Michelle Bui. Pool of Plenty

Graduating master’s student in visual and media arts (MFA), UQAM

Artist: Michelle Bui

January 11, 2018 - March 3, 2018

Opening: January 10, 2018, 5:30 pm

Galerie de l’UQAM presents the exhibition Pool of Plenty by Michelle Bui, graduating master’s student in visual and media arts (MFA) at UQAM. In this solo show, the artist engages with a rediscovery of objects, materials, food items and plants that make our environment. Through a process of selection, assembly, and photographic documentation, Bui reveals the aesthetic qualities of these objects, their fragility and malleability. The result is a reflection on where material culture, advertising, desire and identity intersect.

The Espace magazine staff will be present during the exhibition’s opening to launch its new issue articulated around the theme of Wounds.

The exhibition

Michelle Bui is interested in the tenuous, sometimes fraught, and always symbiotic relationship between culture and commerce. While always apparent in the way we visually experience the world, this relationship most fully inheres in our connection to material culture. The accumulation of items consumed by both society and the individual transmit a tremendous amount of data about our identity. For Bui, our sense of self, our identity-consciousness, is communicated equally by the objects that surround us as by language-based discourses that otherwise might define us. The aesthetic, expressive, and symbolic qualities, as well as the materiality of the objects selected, allow the artist to explore personal themes therein. The various objects that Bui acquires – and sometimes creates – are subjected to presentation and ownership in ways that allow for their construction and arrangement to elicit tensions and overlaps that undermine the status of the object as commodity.

Pool of Plenty is an exhibition that brings together photographic work with which the gallery walls will be plastered. Bui transcends the decorative and ornamental language of advertising in a détournement that makes use of touch and smell to surpass mere visual spectacle. To do so, Bui rearranges objects selected for both their visual and tactile qualities in a presentation of photographic and sculptural elements that seduce the viewer, leading us into a subtle and uncanny sense of displacement. The shift in perception she achieves conveys the artist’s intention to make desire itself material, to bring it into being by and with these objects, to viscerally seduce us and to confront the viewer with surface reality.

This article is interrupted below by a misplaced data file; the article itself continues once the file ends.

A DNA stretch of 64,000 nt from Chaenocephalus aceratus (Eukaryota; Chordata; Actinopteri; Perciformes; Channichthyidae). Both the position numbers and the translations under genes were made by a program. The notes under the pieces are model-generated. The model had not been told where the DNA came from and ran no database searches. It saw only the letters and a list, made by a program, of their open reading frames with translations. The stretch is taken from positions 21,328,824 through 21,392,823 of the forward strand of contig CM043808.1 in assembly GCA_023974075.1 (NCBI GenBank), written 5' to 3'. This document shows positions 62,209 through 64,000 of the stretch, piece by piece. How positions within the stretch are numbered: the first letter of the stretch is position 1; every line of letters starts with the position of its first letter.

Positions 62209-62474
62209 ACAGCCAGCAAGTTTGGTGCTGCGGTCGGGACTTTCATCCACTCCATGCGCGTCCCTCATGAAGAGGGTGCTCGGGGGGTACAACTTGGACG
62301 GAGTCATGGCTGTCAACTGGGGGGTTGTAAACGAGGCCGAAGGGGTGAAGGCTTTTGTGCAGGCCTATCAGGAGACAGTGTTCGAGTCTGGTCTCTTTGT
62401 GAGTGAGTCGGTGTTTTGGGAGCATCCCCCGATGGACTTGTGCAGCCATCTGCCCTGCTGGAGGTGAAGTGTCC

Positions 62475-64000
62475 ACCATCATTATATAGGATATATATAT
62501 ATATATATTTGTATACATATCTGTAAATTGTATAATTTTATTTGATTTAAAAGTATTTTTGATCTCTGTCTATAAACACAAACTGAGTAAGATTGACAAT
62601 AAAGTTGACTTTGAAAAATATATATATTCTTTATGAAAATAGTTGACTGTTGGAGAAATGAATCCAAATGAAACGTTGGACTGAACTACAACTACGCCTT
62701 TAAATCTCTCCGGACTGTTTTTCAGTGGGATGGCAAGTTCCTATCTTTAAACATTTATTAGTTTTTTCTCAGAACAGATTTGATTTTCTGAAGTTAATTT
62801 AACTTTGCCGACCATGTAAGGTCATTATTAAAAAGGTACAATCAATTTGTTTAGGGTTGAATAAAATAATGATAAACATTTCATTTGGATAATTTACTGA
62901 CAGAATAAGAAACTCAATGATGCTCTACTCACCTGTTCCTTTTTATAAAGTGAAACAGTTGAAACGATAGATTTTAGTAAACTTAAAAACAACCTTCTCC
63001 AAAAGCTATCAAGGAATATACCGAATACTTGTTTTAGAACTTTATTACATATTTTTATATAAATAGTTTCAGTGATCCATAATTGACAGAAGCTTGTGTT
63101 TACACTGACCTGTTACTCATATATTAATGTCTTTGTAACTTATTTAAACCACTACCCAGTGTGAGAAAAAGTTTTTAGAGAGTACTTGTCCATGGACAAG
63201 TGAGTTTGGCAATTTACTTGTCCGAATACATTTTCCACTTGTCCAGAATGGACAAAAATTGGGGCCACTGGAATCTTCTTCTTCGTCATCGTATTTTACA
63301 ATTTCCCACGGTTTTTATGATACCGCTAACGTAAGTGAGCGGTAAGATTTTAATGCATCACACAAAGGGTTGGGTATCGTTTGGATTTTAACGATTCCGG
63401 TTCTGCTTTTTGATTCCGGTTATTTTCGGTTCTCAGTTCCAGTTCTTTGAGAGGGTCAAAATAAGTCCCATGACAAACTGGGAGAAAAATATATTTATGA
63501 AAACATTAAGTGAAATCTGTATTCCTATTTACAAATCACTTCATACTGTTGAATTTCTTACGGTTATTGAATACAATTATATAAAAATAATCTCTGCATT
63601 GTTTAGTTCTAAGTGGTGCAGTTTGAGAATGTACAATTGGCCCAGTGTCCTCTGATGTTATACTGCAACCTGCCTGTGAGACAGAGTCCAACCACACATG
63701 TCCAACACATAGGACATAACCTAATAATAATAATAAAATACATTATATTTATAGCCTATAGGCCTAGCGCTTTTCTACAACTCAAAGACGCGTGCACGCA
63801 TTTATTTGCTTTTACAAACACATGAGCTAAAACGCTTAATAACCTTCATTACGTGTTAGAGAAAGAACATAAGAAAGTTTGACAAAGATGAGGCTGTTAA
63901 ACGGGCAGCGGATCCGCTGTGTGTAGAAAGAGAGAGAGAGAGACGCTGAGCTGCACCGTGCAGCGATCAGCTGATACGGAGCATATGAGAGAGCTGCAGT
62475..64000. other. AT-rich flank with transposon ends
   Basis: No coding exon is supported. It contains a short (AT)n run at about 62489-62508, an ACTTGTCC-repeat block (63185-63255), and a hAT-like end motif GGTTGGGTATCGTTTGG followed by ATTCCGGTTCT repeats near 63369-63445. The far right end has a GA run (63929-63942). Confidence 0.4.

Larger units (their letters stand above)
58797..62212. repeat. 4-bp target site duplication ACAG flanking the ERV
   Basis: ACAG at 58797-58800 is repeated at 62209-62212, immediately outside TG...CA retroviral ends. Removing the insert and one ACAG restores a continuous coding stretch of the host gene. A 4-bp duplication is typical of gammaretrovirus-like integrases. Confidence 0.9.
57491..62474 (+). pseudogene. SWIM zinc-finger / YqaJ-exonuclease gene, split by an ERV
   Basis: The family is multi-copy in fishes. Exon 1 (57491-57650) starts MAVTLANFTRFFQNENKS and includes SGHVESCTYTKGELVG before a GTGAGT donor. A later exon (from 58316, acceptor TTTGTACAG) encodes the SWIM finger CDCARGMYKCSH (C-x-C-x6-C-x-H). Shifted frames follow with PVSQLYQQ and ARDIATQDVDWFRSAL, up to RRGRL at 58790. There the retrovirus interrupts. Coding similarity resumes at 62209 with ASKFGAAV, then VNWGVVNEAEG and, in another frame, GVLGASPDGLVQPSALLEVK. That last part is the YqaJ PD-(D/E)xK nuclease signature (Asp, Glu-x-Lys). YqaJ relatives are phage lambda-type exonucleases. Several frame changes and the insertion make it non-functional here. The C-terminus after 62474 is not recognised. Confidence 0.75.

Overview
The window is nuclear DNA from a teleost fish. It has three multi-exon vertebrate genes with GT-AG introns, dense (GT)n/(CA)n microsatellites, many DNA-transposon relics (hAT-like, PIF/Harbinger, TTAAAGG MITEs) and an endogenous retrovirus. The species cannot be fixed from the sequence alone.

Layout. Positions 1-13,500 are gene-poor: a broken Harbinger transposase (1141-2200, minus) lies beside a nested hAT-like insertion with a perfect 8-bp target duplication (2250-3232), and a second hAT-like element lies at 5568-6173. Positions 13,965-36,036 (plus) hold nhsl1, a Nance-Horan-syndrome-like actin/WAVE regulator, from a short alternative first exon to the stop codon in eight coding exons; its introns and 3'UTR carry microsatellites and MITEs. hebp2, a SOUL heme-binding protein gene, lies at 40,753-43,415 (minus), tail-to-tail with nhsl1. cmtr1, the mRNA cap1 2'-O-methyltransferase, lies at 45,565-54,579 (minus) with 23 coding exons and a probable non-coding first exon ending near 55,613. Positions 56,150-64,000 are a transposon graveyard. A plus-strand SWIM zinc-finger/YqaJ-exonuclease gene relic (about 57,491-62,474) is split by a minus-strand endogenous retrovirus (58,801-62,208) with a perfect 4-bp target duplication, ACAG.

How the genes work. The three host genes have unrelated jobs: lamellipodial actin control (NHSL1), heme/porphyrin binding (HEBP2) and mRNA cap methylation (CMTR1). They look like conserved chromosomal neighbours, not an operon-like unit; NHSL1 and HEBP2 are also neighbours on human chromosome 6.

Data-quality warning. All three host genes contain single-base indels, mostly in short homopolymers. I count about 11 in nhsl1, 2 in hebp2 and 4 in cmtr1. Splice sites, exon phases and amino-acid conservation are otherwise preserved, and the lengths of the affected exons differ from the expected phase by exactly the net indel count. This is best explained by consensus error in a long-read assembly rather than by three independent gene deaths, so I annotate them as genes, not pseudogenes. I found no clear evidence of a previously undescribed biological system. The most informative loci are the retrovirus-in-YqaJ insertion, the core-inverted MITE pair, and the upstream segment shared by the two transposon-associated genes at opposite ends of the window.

The artist

Montréal-born artist Michelle Bui earned her undergraduate degree in painting and drawing at Concordia University before continuing on to do her MFA in visual and media arts at the Université du Québec à Montréal. In 2017, she furthered her exploration of the materiality of photographs at the École nationale supérieure des Beaux-arts in Paris and represented emerging Canadian photographers at the Jeux de la francophonie in Abidjan. She was awarded the François-Xavier Marange grant for printing arts, and is next year’s artist in residence at Atelier Circulaire. The residency will be an opportunity for Bui to develop works at the intersection of sculpture and photography, of which a selection of pieces was included in the Projet Pangée exhibition Rêverie earlier in 2017. Additional works resulting from this exploration will be included in the group exhibition Appareillage at Québec City’s VU PHOTO in February 2018.

Espace #118 (Winter 2018) – Wounds

Can we heal our wounds? And to do so, must we relegate them to oblivion or consign them to a form of liberating reconciliation? In the field of aesthetic representation, how can an artistic gesture bring relief to the spirit? The texts of this issue, launched during the opening of Maria Hupfield. The One Who Keeps On Giving, elaborate various perspectives on these questions.

Support provided by

The artist wishes to express special thanks to Atelier Circulaire for their financial support as well as for the technical assistance which have made this exhibition possible.


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